As the trio sitting at Blamer's house had learned, the Turks had started discussing how they could separate themselves from their erstwhile leaders and save themselves from what they had come to believe was an approaching from-the-ground-up tsunami, which would soon sweep away the ruling leaders of the Congress.

It wasn't easy for the Turks to figure out what to do. Not easy at all! So they kept meeting - all 33 of them - nervously absorbing each day's developments around the country and searching for a way out that would promote, not deep-six, them. For added secrecy, the Young Turks had taken to meeting away from the Congress, but even so, the elder trio had become privy to their younger cohorts' plans.

Regina poured wine, setting the bottle down next to a neat display of well-regarded cheeses and nuts she had laid out for her husband's colleagues. She then sat with them in The Speaker's comfortable, electronically swept den/study.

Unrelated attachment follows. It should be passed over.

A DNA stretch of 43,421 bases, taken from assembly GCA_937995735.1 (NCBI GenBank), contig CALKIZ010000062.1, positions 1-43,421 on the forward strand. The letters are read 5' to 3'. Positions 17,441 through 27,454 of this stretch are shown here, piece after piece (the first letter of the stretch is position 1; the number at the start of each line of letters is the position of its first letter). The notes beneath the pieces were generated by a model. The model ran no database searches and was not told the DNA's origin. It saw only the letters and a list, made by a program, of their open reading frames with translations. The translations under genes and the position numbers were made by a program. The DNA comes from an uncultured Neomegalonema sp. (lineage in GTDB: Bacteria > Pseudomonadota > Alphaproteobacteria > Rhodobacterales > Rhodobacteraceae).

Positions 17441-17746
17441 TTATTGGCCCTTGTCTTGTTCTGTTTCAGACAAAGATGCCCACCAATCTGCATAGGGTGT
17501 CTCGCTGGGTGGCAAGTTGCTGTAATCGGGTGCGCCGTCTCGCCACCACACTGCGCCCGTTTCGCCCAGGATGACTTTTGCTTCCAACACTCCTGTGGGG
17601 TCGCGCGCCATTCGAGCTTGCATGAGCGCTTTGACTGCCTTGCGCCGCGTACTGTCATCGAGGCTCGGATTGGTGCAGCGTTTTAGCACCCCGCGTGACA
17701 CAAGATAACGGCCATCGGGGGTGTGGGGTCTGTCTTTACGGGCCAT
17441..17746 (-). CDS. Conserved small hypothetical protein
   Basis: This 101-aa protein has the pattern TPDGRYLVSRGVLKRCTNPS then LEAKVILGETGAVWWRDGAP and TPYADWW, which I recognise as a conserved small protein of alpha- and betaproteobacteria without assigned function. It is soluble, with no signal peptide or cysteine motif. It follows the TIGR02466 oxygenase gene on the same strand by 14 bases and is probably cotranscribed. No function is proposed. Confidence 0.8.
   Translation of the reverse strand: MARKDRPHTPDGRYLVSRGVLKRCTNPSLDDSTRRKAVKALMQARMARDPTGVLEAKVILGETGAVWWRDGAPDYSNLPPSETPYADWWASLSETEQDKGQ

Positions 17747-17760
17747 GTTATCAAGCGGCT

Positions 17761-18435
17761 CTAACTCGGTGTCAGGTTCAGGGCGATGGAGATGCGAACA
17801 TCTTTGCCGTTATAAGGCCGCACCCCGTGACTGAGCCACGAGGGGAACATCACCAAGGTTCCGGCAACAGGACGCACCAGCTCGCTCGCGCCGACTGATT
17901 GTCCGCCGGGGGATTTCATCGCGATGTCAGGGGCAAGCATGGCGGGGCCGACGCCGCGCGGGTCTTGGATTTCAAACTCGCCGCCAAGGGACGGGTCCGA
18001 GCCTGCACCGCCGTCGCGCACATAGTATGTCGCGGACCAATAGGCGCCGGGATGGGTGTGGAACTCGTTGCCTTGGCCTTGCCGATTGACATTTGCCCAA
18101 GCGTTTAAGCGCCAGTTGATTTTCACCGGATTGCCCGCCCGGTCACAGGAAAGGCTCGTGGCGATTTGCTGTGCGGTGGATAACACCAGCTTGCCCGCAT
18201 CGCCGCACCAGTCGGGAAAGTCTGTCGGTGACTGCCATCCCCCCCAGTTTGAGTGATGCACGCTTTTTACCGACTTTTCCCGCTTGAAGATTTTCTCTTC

Blamer opened the proceedings. "Welcome all. Please do not hesitate to indulge in Regina's repast. You know why I called this meeting. As if the rat invasion and the emerging revolt of the masses are not enough to preoccupy our days and nights, now we have a sprouting of Young Turks thinking about breaking the venerable rules of succession. I tell you, this whole situation is wearing me out. What about you guys? Are you feeling some fatigue?"

Minority Leader Melosay was having none of that gloom.

"I'm not tired, my friend. I'm invigorated by all this conflict. You know, Reginald, I'm of the school that if you can't stand the heat, get out of the kitchen."

("Or off the toilet," Regina told herself.)

"We have to create a luminous arc of immediate, substantive possibilities that takes away the spotlight on everything that is worrying us," Melosay said rather eloquently. "We have to put forward a vision of what we wish to implement for our beloved country, taking things progressively ahead in many directions, but ones that fall well within our Constitutional authority."

Senator Clearwater, who had not achieved his rank by eschewing caution, threw in: "Do you think we have to go all the way at this early date? I mean, straight to the last resort, so to speak?"